Table 2 show the results from the estimation of eq. (3) where the concentration of face-to-face skills is instrumented.14 The set of exogenous individual and sectoral control variables



is the same as in previous estimations, cf. table 1. Again, by means of occupation fixed effects we also account for the fact that the actual professions of workers also affect wages. The first column repeats the OLS coefficient for comparison. In the next four columns, each one of our historical IVs is used. Then, both IVs from 1872, and 1920, respectively are used jointly. The last two columns show the results when all four instruments are applied simultaneously. In the lower part of the tables, the corresponding coefficients of the IVs from the first-stage regressions are presented along with other statistics that allow for the assessment of the IVs’ performance.

By and large, the same picture emerges as described by means of the four simple regres-sions in figure 4. Considered separately, all instruments’ coefficients are significant at the 1% level in the first stage regressions. The magnitude of these coefficients is similar to the one identified in the univariate regressions beforehand, and the interpretations of the coefficients apply equally. When considered jointly, only one or two of the instruments re-main significant in table 2. Based on the univariate scatter plots, we were already able to foresee which one dominates. For 1872, the concentration of industrialists has the strongest effect on the concentration of analytic skills, whereas for 1920, the concentration of liberal professions is the more powerful instrument.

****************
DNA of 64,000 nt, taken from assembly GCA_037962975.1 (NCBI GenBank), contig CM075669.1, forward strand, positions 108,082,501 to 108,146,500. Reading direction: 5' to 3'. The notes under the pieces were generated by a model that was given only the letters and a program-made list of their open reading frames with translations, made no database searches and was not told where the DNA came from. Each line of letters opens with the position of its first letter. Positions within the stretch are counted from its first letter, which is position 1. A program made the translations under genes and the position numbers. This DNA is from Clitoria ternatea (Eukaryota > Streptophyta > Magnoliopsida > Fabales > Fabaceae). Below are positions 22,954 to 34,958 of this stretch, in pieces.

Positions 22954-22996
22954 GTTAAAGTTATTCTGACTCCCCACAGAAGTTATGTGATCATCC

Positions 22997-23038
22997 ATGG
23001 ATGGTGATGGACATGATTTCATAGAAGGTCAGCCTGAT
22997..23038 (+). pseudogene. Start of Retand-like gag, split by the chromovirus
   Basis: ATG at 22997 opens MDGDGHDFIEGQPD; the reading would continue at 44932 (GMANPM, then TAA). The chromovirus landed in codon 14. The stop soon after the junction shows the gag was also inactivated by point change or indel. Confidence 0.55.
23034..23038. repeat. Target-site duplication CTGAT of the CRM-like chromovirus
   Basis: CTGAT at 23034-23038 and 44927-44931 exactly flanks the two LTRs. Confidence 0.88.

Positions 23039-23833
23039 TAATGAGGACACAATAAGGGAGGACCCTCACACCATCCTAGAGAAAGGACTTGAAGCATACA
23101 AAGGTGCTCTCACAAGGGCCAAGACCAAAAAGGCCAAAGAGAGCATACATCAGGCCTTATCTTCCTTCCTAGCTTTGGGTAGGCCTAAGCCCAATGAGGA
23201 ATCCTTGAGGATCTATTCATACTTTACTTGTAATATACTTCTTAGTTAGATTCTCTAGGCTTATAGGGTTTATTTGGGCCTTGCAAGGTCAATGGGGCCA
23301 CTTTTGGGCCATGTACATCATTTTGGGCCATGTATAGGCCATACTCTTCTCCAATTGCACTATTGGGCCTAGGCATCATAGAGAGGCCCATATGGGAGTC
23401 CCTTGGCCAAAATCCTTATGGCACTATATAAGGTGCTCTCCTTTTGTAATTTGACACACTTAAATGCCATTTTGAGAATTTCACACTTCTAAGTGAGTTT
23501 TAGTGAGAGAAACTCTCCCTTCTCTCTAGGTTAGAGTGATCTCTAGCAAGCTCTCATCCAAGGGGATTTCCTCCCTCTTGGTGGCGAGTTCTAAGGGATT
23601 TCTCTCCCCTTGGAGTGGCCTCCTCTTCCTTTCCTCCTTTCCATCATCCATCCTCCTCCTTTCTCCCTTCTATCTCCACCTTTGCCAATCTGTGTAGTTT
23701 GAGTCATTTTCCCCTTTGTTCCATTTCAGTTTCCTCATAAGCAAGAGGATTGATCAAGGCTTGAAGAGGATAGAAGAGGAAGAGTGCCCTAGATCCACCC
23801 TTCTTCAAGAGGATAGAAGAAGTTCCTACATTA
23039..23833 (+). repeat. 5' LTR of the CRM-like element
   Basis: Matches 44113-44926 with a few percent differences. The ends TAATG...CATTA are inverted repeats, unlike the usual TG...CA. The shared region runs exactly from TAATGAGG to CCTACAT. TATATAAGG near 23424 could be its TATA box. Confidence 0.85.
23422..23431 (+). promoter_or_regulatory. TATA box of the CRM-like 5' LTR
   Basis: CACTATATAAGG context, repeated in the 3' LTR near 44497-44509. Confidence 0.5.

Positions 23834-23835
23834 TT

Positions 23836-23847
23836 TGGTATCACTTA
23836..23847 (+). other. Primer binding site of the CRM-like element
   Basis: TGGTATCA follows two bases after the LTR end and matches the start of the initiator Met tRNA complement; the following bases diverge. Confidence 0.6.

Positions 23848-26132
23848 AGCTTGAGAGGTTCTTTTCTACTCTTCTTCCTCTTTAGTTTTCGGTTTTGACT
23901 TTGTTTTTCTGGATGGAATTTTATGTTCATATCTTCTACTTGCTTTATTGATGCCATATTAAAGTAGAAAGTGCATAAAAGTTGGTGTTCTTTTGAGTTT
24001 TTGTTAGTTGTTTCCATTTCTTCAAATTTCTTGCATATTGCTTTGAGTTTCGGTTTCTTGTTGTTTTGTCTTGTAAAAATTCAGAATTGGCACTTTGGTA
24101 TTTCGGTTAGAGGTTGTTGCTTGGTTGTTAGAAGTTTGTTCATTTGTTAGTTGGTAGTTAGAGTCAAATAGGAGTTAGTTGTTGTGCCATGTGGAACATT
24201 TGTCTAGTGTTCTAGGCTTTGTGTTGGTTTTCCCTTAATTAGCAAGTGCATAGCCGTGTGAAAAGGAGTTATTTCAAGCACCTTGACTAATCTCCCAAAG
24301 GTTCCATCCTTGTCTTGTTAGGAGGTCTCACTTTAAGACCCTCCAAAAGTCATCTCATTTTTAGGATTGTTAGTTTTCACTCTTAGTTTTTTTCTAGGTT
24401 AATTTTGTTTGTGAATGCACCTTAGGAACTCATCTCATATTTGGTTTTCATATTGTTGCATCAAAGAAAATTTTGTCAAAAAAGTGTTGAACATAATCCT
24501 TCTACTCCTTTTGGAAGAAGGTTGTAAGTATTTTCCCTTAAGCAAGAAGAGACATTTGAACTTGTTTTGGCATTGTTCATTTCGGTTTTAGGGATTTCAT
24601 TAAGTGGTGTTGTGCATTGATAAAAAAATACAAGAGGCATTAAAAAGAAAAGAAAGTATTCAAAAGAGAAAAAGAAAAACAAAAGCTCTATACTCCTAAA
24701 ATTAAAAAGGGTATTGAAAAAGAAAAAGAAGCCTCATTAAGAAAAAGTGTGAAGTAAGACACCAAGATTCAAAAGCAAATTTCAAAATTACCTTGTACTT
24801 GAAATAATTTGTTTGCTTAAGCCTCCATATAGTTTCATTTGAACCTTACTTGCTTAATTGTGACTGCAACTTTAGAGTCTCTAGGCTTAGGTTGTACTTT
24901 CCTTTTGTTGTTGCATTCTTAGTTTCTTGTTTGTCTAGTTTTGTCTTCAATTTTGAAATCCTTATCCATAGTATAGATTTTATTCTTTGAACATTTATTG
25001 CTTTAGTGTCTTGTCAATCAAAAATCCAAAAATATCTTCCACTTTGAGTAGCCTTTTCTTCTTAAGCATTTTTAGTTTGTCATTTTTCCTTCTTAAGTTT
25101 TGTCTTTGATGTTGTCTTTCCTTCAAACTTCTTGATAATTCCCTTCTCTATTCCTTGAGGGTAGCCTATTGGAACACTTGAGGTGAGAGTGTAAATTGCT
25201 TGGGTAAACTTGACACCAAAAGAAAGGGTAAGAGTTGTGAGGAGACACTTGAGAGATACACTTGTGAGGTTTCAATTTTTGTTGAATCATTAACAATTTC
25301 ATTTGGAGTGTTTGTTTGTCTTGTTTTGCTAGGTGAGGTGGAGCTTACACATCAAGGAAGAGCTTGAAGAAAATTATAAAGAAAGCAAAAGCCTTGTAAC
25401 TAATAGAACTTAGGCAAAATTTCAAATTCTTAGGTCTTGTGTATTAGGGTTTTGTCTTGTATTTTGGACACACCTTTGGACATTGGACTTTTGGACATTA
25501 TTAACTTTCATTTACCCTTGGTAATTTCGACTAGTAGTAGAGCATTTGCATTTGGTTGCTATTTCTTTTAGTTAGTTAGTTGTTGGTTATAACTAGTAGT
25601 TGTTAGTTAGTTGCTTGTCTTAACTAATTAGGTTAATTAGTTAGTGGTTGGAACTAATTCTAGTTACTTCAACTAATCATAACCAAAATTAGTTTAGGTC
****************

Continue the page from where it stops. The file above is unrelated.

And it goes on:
Table 2: Basic IV regressions – face-to-face skill concentration

Dependent variable: log wage p.h.

OLS IV (1) IV (2) IV (3) IV (4) 1872 IVs 1920 IVs all IVs all IVs face-to-face 0.661*** 0.765*** 0.898*** 1.066*** 1.064*** 0.854*** 1.064*** 1.086*** 1.004***

skill conc. (0.071) (0.173) (0.159) (0.108) (0.092) (0.153) (0.092) (0.087) (0.086)

1.-stage statistics

1872: log of 0.062*** 0.045*** 0.012 0.012

ind. per 1000 (0.012) (0.013) (0.012) (0.012)

1872: log of 0.044*** 0.017* 0.005 0.004

liberal per 1000 (0.010) (0.010) (0.009) (0.009)

1920: log of 0.087*** 0.022 0.019 0.020

ind. per 1000 (0.009) (0.014) (0.013) (0.014)

1920: log of 0.093*** 0.075*** 0.069*** 0.068***

liberal per 1000 (0.006) (0.011) (0.012) (0.012)

1. R2-part. 0.182 0.152 0.409 0.487 0.191 0.493 0.507 0.462